How light exposure affects health – an interview of Dan by Dr. Joseph Mercola
Today, my video interview with Dr. Mercola was published. We talked about how to get great sleep and the influence of light on health, sleep, and daytime alertness.
Here are some of the summary notes posted on his website.
- If you don’t sleep well, you’re not going to be optimally healthy no matter how good your diet and exercise are.
- Maintaining a natural rhythm of exposure to daylight, and darkness at night, is an essential component of sleeping well.
- Light is important because it serves as the major synchronizer of something called your master clock. Other biological clocks throughout your body in turn synchronize to your master clock
- To maintain and “anchor” your master clock, you want to get bright outdoor light exposure for 30-60 minutes a day
- In the evening, avoid the blue light wavelength. This can be done by using blue-blocking light bulbs, dimming your lights, and if using a computer, installing a blue light-blocking software (F.Lux)
Getting the right light exposure across the day, evening, and night is crucial to helping you get regular, deep sleep and to support robust wakefulness during the day. It takes time to experience the maximal benefit of proper light exposure. You need to have the right light at the right time for multiple days in a row to experience the full effect on improved daytime alertness. However, as discussed in the beginning of the interview, duration and timing of sleep also impact the equation. In our modern world – due to a large amount of forces of modern life – it’s easy to get less sleep than you need and to have too much variability in timing of your sleep.
At the end of the interview, we discussed self tracking for sleep practice mindfulness. To solve the problem of variable sleep timing and insufficient sleep duration, Dan’s Plan created a free sleep tracking tool (video description) that uses effective behavioral techniques to keep you mindful of how you’re living day by day. It’s not hard to imaging how making this tool a part of a person’s daily routine could lead to the addition of 30 extra minutes of sleep per night. If you’re like most people, and you’re getting insufficient sleep on a regular basis, these 30 minutes per night are a huge benefit. Practiced over time, the difference is equivalent to you missing 22 complete nights of sleep over 1 year!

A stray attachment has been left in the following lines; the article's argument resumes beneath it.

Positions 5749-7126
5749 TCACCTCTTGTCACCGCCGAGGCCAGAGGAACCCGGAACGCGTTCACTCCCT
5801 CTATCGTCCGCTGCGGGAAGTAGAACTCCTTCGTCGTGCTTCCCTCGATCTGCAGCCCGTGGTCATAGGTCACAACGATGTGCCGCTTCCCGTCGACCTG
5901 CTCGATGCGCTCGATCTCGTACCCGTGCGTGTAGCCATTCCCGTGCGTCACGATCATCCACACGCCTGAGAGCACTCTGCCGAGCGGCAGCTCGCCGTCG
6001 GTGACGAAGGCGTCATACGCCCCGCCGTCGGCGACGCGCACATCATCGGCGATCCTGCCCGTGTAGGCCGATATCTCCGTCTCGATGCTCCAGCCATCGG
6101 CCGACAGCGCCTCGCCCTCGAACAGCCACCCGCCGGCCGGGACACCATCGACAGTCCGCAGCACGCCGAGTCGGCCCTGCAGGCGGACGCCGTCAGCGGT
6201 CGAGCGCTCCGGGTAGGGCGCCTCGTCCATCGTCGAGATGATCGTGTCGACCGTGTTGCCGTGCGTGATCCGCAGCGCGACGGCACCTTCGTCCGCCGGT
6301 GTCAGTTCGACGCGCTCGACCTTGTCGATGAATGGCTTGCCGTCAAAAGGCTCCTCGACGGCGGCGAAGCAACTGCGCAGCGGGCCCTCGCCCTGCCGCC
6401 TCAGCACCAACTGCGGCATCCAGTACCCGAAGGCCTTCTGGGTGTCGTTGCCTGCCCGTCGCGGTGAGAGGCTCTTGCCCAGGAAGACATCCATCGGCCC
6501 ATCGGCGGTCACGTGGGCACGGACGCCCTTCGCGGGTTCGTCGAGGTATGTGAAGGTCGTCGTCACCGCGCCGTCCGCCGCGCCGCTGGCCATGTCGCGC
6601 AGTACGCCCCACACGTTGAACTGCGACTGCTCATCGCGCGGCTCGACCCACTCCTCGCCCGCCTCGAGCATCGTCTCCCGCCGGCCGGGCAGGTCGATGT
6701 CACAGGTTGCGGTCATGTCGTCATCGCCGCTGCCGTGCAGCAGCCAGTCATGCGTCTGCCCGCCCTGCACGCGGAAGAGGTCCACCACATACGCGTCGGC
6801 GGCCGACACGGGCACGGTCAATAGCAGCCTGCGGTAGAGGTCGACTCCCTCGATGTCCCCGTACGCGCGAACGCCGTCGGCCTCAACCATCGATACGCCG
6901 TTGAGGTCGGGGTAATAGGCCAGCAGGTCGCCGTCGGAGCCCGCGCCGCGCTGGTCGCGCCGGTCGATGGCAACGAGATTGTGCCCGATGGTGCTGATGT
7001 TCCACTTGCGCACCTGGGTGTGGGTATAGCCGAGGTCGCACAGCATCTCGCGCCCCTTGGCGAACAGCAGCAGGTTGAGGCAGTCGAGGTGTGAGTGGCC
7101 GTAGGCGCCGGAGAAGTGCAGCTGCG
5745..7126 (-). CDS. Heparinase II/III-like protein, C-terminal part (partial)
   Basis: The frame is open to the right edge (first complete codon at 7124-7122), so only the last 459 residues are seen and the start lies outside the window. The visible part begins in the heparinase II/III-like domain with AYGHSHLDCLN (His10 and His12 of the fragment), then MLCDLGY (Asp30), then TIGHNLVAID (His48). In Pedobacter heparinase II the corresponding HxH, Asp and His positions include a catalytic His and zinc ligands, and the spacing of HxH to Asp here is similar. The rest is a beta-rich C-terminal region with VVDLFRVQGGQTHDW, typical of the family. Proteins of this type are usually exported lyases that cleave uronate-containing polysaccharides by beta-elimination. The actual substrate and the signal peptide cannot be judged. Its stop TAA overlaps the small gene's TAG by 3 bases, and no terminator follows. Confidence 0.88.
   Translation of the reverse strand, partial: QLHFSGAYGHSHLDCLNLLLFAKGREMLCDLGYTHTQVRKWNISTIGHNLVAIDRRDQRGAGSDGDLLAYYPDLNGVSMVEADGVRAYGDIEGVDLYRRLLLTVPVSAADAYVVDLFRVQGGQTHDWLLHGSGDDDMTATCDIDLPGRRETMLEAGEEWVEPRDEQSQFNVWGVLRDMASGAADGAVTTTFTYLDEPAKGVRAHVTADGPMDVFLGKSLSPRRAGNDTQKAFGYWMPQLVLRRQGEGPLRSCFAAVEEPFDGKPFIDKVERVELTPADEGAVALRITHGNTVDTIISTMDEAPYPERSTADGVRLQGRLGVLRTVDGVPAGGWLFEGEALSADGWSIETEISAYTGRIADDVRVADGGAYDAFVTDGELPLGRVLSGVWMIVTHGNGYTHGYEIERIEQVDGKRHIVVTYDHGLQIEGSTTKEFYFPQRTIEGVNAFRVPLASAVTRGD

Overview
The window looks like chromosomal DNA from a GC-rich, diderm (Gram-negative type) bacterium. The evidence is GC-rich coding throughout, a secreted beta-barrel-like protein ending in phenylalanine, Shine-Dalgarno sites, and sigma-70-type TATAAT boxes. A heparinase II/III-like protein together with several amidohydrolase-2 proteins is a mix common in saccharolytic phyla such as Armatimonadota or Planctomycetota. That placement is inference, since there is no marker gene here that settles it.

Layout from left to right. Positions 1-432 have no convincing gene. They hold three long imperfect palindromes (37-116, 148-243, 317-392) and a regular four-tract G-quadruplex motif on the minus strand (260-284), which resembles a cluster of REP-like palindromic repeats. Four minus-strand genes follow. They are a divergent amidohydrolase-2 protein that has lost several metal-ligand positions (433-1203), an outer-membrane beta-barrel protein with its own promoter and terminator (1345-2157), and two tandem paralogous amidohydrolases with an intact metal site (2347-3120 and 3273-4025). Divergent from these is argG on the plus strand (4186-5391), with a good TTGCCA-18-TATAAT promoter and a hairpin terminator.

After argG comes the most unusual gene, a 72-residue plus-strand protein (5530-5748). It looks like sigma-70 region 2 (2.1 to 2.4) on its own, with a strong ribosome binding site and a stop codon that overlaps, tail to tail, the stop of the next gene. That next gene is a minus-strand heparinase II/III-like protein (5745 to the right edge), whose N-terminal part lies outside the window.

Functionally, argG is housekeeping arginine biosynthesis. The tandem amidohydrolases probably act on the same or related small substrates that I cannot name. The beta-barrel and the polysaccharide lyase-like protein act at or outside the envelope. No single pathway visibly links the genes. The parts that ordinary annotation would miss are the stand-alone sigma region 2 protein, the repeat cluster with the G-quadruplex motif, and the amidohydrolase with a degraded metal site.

Some new quantified self devices provide feedback on sleep stages. However, it’s normal for sleep to adjust night after night so this sort of detailed sleep analysis – unless your diagnosing a sleep issue – isn’t really necessary. At worst, it’s misleading. A better use of these new technologies should aim to help you maintain the behaviors that help you get good sleep, like getting into bed at the right time. If I were to tell you that your sleep efficiency score from last night was 85%, what does that mean to you? Is that good, bad, or normal? On the other hand, if the tool were to remind you that your target bedtime is, let’s say, 10:45p, but you’re going to bed on average at 11:30p recently, now you have increased mindfulness and a clear goal for what you can do tonight to get the sleep you need. That’s very useful, especially since there are many temptations that make missing sleep easy. This sort of tool helps you fight back, making the right sleep behavior more visible and salient in your day-to-day lifestyle. Tracking, therefore, is useful for both the novice and expert alike, because regardless of you level of knowledge of the sleep science, mindfulness of your own daily sleep practice helps you maintain a healthy pattern long term, and that’s what counts in the end.
It’s challenging to get the sleep you need in the modern world. To get the sleep that helps keep you healthy and performing at your best, it’s useful to learn the fundamental components of good sleep (discussed in the video above), maintain smart light rhythms day by day, and engage with the right tools to keep you mindful of your daily sleep practice. Sleep is hugely important in our health and these are some of the cutting-edge but practical techniques to help you get the best sleep possible. If you’re not tracking sleep now, you should start today. Over the course of time, doing so will mean you’ll be more likely to get better sleep which will have enumerable benefits on your health and daily experience.